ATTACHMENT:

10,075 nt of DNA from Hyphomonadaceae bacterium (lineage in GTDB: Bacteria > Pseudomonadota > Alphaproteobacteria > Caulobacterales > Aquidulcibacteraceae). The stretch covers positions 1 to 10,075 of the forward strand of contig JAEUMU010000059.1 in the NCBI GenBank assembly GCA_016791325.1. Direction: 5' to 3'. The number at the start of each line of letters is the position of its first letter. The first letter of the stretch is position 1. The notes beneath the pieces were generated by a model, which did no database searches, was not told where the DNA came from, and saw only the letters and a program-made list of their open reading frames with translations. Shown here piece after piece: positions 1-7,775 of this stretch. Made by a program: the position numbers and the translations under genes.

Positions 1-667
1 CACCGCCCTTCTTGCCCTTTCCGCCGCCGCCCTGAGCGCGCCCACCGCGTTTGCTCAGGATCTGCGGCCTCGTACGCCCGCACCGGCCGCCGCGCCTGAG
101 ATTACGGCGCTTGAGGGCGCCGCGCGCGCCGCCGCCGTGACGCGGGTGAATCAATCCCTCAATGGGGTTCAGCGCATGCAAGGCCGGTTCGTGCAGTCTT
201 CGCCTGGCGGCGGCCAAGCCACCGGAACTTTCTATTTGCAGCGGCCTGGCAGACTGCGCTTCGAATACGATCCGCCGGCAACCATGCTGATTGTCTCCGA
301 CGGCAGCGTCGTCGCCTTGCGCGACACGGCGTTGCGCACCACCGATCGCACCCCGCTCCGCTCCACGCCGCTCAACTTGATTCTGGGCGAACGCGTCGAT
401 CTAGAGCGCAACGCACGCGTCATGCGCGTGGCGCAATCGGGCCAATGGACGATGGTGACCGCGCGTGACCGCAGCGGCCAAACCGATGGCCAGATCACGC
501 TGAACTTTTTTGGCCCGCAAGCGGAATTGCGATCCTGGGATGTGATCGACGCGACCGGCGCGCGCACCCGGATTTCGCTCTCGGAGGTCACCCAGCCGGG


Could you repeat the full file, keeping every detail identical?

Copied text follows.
10,075 nt of DNA from Hyphomonadaceae bacterium (lineage in GTDB: Bacteria > Pseudomonadota > Alphaproteobacteria > Caulobacterales > Aquidulcibacteraceae). The stretch covers positions 1 to 10,075 of the forward strand of contig JAEUMU010000059.1 in the NCBI GenBank assembly GCA_016791325.1. Direction: 5' to 3'. The number at the start of each line of letters is the position of its first letter. The first letter of the stretch is position 1. The notes beneath the pieces were generated by a model, which did no database searches, was not told where the DNA came from, and saw only the letters and a program-made list of their open reading frames with translations. Shown here piece after piece: positions 1-7,775 of this stretch. Made by a program: the position numbers and the translations under genes.

Positions 1-667
1 CACCGCCCTTCTTGCCCTTTCCGCCGCCGCCCTGAGCGCGCCCACCGCGTTTGCTCAGGATCTGCGGCCTCGTACGCCCGCACCGGCCGCCGCGCCTGAG
101 ATTACGGCGCTTGAGGGCGCCGCGCGCGCCGCCGCCGTGACGCGGGTGAATCAATCCCTCAATGGGGTTCAGCGCATGCAAGGCCGGTTCGTGCAGTCTT
201 CGCCTGGCGGCGGCCAAGCCACCGGAACTTTCTATTTGCAGCGGCCTGGCAGACTGCGCTTCGAATACGATCCGCCGGCAACCATGCTGATTGTCTCCGA
301 CGGCAGCGTCGTCGCCTTGCGCGACACGGCGTTGCGCACCACCGATCGCACCCCGCTCCGCTCCACGCCGCTCAACTTGATTCTGGGCGAACGCGTCGAT
401 CTAGAGCGCAACGCACGCGTCATGCGCGTGGCGCAATCGGGCCAATGGACGATGGTGACCGCGCGTGACCGCAGCGGCCAAACCGATGGCCAGATCACGC
501 TGAACTTTTTTGGCCCGCAAGCGGAATTGCGATCCTGGGATGTGATCGACGCGACCGGCGCGCGCACCCGGATTTCGCTCTCGGAGGTCACCCAGCCGGG